Bradford, 43, was acting out of “self-preservation,” fearing that Lee knew martial arts, the defense countered.
Testimony began Tuesday in the trial of Bradford, who is accused of shooting Lee, 38, at the Reed Creek Water Pollution and Control plant in Martinez on April 1.
“This is not self-defense,” Assistant District Attorney Geoffrey Fogus said. “This is not an accident. It is anger and having a gun.”
Authorities say Bradford, a driver for Thomson-based Hudsons Grassing Co. Inc., was trying to pick up a trailer loaded with sludge when he and Lee argued over Bradford’s allegation that the trailer was overloaded.
Bradford called 911 and waited at the scene until he was arrested. The 911 tape was played in court Tuesday.
“There was an altercation,” Bradford told the dispatcher. “It got out of hand.”
In May, Bradford was indicted for murder and possession of a firearm during the commission of a crime. He pleaded not guilty to those charges in June.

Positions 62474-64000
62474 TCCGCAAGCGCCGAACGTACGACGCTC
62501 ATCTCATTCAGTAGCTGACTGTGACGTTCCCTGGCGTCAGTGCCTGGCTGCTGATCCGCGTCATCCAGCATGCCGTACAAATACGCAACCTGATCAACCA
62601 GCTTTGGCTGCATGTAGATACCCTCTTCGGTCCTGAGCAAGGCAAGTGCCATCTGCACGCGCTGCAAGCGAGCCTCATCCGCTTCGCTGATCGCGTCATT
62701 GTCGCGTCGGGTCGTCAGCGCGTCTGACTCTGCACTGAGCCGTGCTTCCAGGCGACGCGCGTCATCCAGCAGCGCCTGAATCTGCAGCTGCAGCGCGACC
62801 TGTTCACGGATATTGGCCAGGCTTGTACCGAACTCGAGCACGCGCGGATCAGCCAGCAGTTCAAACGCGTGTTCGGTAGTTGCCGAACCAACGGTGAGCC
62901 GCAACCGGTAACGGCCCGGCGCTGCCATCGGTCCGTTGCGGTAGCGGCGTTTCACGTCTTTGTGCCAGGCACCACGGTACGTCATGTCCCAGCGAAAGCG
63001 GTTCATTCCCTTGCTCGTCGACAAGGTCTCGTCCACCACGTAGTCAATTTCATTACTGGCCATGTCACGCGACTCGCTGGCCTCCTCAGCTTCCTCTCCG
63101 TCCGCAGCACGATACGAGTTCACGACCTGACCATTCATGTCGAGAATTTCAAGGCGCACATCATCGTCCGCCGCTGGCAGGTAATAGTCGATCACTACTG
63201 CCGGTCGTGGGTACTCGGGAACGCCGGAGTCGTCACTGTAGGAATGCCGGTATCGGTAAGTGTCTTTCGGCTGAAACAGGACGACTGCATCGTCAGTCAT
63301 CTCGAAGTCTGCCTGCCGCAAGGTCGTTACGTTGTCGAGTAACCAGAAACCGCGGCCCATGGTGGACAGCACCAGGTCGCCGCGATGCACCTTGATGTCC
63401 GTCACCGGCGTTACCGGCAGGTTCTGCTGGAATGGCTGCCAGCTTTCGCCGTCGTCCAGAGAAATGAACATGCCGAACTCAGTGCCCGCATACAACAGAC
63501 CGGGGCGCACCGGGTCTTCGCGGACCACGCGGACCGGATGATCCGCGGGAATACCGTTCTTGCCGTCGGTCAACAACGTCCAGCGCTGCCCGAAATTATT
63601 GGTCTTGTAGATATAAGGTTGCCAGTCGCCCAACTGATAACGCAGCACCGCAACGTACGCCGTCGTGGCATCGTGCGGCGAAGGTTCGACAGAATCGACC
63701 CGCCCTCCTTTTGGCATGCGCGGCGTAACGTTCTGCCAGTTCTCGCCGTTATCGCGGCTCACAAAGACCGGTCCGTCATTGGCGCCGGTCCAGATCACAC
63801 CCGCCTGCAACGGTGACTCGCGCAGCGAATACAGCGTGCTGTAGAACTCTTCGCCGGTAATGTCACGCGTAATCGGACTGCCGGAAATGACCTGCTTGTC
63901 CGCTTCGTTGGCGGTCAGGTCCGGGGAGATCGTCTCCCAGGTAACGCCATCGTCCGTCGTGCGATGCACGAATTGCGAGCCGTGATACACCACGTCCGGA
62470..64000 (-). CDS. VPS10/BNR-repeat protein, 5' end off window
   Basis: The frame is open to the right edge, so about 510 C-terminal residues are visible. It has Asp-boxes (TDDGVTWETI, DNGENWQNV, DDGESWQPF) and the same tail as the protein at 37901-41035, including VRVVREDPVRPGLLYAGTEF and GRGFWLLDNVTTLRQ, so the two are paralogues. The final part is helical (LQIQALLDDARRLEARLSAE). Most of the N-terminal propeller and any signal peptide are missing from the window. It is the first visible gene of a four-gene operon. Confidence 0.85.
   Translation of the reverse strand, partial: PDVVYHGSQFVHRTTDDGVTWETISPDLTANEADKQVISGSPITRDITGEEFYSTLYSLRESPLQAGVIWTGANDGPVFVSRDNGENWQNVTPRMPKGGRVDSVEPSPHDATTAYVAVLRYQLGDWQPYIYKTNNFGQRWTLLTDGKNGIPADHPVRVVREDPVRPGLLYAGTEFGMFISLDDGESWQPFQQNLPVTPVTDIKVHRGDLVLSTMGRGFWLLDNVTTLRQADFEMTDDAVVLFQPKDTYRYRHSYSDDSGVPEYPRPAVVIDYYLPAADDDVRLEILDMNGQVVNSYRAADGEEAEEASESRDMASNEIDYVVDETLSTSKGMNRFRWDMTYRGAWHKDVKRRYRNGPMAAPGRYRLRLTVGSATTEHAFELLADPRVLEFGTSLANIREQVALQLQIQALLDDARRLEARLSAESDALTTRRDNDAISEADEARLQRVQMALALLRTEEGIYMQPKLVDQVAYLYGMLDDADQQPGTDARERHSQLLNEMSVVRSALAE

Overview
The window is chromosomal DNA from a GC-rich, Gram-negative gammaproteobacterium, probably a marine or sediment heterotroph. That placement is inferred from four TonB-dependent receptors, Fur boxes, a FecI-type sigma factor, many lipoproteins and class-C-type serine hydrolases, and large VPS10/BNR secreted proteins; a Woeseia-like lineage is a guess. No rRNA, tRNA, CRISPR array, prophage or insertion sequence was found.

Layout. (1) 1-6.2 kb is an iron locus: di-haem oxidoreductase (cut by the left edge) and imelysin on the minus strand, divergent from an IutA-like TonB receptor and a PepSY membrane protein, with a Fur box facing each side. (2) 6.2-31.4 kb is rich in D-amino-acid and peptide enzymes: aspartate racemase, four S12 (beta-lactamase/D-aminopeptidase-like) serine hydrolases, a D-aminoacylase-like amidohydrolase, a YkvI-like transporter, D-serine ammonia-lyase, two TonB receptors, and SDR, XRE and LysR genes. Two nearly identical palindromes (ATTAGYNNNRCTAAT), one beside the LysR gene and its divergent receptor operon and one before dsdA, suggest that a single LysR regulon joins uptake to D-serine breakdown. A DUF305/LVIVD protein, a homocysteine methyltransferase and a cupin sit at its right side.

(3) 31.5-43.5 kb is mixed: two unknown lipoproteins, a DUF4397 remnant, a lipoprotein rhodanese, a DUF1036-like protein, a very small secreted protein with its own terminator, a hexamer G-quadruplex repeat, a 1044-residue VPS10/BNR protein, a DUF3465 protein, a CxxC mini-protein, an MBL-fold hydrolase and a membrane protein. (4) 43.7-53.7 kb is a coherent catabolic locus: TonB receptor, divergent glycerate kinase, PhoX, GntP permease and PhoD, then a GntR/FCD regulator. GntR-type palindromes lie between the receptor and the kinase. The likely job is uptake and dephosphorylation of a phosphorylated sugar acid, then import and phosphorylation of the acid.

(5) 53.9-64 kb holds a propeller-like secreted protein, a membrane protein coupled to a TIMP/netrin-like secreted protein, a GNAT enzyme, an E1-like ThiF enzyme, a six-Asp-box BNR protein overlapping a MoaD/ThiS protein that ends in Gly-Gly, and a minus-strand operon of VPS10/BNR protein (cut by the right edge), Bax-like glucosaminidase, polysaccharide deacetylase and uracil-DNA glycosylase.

Witnesses including plant lead operator Richard Haygood and plant employee Andrew Lasure, who had only been working there a week, testified Tuesday that they saw the two arguing. They also said they saw the pair fight before Bradford shot Lee in the chest with a handgun.
Bradford’s attorney, Victor Hawk, highlighted inconsistencies in their stories, which changed between written and recorded statements with police the day of the shooting and interviews with Hawk’s investigator months later. One of the inconsistencies is whether there was a second fight before the shooting.
Hawk claimed Bradford wasn’t looking for a fight, but panicked because he thought Lee knew martial arts.
“When Thomas Bradford pulled the gun, it was in a panic, out of self-preservation,” Hawk said in his opening statement.
Hawk also contended that Lee intentionally overloaded sludge onto Bradford’s trailers and provoked the argument.
“Lee set up a dangerous confrontation and he was accidentally and tragically killed,” Hawk said.
Testimony is expected to resume at 10 a.m. today. Attorneys will first question a man Hawk expects to present as an expert witness specializing in visual perception and factors affecting it. After finding out his background, Superior Court Judge J. David Roper will rule whether he can testify as an expert.
Hawk said Bradford plans to testify in his own defense.
The trial is expected to continue Thursday and possibly Friday.